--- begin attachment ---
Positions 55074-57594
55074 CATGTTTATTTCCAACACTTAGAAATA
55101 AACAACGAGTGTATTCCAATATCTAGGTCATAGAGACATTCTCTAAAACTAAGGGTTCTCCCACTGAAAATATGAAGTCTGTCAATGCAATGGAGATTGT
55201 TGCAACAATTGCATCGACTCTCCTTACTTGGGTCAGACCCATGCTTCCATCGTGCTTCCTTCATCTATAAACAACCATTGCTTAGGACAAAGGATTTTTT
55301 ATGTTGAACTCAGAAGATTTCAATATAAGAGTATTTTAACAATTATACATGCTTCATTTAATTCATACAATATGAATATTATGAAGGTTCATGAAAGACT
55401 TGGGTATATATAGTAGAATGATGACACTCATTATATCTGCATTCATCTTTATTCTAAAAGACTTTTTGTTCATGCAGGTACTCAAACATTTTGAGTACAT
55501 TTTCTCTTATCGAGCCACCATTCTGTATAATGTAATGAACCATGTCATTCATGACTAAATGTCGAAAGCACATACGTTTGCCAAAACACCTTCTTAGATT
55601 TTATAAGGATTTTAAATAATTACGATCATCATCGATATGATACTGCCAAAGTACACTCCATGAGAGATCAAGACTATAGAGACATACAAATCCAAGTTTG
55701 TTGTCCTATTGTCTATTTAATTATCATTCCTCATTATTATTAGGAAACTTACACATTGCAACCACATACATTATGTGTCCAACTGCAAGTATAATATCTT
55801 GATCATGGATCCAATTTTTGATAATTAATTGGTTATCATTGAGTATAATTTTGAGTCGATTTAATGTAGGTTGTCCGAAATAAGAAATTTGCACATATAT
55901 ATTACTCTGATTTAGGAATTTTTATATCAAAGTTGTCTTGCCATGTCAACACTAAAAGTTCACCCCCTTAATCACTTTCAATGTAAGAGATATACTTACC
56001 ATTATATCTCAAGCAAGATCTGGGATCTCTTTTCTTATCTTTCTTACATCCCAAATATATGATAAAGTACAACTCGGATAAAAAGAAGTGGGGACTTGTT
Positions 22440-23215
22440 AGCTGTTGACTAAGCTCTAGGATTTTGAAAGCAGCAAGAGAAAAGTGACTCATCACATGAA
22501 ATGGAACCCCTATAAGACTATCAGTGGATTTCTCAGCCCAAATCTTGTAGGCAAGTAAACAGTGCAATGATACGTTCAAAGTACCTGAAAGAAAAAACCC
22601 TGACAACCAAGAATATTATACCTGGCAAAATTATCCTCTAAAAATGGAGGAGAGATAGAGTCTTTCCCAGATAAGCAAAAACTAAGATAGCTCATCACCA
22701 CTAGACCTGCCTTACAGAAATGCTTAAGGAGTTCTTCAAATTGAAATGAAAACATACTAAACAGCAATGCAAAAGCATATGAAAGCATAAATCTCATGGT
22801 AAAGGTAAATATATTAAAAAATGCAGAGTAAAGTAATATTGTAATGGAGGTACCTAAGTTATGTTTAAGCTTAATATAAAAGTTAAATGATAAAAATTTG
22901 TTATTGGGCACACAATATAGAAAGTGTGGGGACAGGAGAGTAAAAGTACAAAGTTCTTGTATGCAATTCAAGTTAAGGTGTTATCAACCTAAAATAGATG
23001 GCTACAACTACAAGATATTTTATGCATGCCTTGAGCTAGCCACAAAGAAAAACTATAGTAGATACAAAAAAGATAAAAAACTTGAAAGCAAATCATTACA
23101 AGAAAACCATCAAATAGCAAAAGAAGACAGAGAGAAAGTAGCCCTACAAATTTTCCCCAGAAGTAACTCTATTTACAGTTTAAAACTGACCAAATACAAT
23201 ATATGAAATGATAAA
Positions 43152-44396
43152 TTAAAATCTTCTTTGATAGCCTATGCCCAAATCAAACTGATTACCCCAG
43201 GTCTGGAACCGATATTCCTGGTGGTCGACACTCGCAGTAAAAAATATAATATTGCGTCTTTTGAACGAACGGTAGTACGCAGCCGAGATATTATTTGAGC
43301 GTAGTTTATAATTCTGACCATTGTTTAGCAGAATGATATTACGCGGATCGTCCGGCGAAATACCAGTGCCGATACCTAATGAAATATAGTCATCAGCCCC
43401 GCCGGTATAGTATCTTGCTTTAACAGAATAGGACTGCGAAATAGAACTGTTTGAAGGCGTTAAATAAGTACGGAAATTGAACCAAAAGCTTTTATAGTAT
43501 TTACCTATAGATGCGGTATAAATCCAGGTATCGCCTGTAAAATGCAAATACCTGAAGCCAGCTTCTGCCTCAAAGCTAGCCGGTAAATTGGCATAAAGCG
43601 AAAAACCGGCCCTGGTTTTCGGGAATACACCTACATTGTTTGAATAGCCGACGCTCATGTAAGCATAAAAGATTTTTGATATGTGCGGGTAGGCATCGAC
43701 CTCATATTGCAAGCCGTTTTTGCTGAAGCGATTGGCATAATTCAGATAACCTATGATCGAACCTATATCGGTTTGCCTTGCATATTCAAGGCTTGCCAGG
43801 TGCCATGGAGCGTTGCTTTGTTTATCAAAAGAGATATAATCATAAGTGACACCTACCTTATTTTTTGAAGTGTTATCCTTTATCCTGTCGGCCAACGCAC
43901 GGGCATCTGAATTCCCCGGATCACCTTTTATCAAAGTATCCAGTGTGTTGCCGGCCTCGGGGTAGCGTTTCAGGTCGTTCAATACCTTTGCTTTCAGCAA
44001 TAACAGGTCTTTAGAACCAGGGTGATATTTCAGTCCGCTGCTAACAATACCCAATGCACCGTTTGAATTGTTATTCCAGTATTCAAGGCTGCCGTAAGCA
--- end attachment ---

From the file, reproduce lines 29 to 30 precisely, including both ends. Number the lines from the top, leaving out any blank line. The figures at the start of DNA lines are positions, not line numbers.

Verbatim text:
43601 AAAAACCGGCCCTGGTTTTCGGGAATACACCTACATTGTTTGAATAGCCGACGCTCATGTAAGCATAAAAGATTTTTGATATGTGCGGGTAGGCATCGAC
43701 CTCATATTGCAAGCCGTTTTTGCTGAAGCGATTGGCATAATTCAGATAACCTATGATCGAACCTATATCGGTTTGCCTTGCATATTCAAGGCTTGCCAGG